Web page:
Several sites on the web (EG) have linked to my recent post on the AIG bailout, and included a hattip to Jim Chanos. Just curious if that is the “noted short seller” (and billionaire) Jim Chanos (a hedge fund manager noted for his very prescient call on Enron). If so, it would be a hoot.
The sites mentioned have quoted the part of the post which notes that unlike the other banks that received payments via the Maiden Lane III SPV, Goldman Sachs (GS) had sold protection on CDOs to its customers, and thus was potentially exposed to collateral calls from them. This means that with no cash flows from AIG (AIG) (or Uncle Sugar), Goldman would have needed to find a few spare billion lying around to meet its obligations–at a time of a market meltdown. (Think of how the market would have responded had Goldman not met the calls, or been observed scrambling around to do so.)
There is an indirect, oblique, and very understated confirmation that this cash flow mismatch issue was a real one for Goldman in its reply to (”Wretched”) Gretchen Moregenson’s most recent article on the AIG bailout:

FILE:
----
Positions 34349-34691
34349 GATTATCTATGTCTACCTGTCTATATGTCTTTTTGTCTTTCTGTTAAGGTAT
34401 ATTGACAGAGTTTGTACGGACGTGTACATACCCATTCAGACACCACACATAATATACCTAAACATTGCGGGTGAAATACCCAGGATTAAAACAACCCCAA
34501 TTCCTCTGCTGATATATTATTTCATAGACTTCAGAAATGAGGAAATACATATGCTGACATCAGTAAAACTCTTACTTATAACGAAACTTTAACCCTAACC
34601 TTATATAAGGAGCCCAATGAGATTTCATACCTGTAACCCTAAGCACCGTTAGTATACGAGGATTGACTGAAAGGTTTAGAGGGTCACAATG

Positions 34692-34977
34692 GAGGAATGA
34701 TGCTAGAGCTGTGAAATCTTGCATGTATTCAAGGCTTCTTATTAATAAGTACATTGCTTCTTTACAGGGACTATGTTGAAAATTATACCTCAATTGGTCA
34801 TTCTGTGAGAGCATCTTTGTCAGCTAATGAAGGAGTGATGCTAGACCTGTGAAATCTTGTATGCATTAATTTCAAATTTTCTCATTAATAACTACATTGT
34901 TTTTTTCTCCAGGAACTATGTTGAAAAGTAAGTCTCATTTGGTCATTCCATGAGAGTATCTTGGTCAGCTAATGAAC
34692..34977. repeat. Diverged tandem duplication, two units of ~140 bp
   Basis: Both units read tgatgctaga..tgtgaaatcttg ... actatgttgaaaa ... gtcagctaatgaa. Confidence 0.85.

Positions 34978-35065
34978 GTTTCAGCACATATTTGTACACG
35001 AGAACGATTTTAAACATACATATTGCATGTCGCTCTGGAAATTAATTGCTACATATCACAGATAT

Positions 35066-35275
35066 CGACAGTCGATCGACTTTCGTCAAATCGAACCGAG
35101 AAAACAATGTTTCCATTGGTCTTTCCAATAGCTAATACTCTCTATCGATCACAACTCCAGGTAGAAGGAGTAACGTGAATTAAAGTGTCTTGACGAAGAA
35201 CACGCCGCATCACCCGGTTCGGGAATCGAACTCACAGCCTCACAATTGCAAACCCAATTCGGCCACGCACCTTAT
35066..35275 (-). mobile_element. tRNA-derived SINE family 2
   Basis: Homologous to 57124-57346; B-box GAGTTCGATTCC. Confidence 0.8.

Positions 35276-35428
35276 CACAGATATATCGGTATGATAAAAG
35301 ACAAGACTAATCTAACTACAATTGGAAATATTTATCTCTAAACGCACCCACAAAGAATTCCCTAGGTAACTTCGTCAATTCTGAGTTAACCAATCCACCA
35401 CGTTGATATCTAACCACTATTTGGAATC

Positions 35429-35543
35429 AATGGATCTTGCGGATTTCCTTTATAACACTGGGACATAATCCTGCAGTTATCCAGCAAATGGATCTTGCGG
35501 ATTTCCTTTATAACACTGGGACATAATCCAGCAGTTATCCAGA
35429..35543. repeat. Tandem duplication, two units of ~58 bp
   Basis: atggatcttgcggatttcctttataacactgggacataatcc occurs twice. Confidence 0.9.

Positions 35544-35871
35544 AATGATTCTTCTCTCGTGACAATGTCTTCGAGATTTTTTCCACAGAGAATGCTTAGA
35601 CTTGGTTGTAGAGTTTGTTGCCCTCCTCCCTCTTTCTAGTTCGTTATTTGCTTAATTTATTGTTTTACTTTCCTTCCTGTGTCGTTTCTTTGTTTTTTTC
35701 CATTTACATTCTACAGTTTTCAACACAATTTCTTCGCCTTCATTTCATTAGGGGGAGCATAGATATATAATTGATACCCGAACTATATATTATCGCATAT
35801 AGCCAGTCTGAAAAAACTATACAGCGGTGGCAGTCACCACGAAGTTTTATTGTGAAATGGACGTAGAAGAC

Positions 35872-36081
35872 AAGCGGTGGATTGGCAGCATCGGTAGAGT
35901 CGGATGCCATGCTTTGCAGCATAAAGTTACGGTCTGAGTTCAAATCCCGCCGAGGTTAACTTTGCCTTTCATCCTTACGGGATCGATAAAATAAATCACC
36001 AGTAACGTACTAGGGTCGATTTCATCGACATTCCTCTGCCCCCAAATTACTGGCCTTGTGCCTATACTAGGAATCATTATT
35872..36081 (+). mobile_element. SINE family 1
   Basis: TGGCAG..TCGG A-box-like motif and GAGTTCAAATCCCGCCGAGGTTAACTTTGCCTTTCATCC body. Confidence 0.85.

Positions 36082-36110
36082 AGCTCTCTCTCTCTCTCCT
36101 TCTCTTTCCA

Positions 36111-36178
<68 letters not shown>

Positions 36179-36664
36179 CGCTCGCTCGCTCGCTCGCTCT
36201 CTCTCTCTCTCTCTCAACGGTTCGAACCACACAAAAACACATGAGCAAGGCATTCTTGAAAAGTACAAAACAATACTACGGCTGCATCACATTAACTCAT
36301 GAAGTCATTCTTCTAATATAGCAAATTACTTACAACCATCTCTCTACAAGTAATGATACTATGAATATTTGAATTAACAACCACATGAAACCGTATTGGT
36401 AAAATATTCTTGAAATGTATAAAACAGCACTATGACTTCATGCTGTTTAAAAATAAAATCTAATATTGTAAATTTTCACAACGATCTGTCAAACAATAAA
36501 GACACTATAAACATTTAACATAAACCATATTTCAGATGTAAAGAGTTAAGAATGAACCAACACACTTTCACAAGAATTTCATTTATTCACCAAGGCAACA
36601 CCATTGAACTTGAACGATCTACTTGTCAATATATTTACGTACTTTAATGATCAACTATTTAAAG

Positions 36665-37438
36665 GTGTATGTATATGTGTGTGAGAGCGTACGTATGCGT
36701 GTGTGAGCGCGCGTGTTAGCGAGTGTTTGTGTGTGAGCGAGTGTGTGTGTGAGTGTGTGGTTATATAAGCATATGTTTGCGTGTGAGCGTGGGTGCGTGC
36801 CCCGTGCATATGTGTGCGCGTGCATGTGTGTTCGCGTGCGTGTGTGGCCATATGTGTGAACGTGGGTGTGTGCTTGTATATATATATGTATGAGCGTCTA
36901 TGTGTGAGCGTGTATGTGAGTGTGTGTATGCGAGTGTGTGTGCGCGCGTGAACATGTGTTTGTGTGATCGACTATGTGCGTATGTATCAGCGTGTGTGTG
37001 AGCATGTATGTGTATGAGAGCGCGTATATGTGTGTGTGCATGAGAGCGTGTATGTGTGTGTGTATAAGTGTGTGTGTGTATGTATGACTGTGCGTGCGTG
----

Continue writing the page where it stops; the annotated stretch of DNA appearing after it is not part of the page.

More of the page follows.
Did we benefit from Maiden Lane III then? In one sense, yes – there a was a timing benefit in terms of money received sooner than might otherwise have been the case.
“Timing benefit in terms of money received sooner.” How benign it seems, worded that way. But in the chaotic conditions of mid-September, 2008, when cash was not king–because it was God–that timing benefit could have been the difference between life and death for Goldman.
As I said in the original post, the story is incomplete, and questions remain. For instance: Why go through the subterfuge of providing a cash injection to Goldman via a bailout of AIG rather than providing support directly to GS? I can think of at least one reason: in those panicked days, even the suggestion that Goldman needed government support would have unleashed Armageddon. Or at least, it was reasonable for Paulson, Bernanke, and Geithner to fear that it would have unleashed Armageddon. But we–I–don’t know based on the record whether that was a decisive consideration.
I would say, though, that based on the same record we can’t say that it wasn’t. I would say further that additional inquiries on this issue are likely to be far more probative than continued flogging of the “the Fed should have forced the banks to take a haircut” angle.
Despite the efforts of Goldman and its defenders to say “move along, nothing to see here,” there are still loose ends. The most notable of which is the one that distinguished Goldman from the other banks that received Maiden Lane funds–the fact that it was in the middle of a contractual chain.
Anyways, it would be interesting to know if Jim Chanos has been touting SWP. Just between us, Jim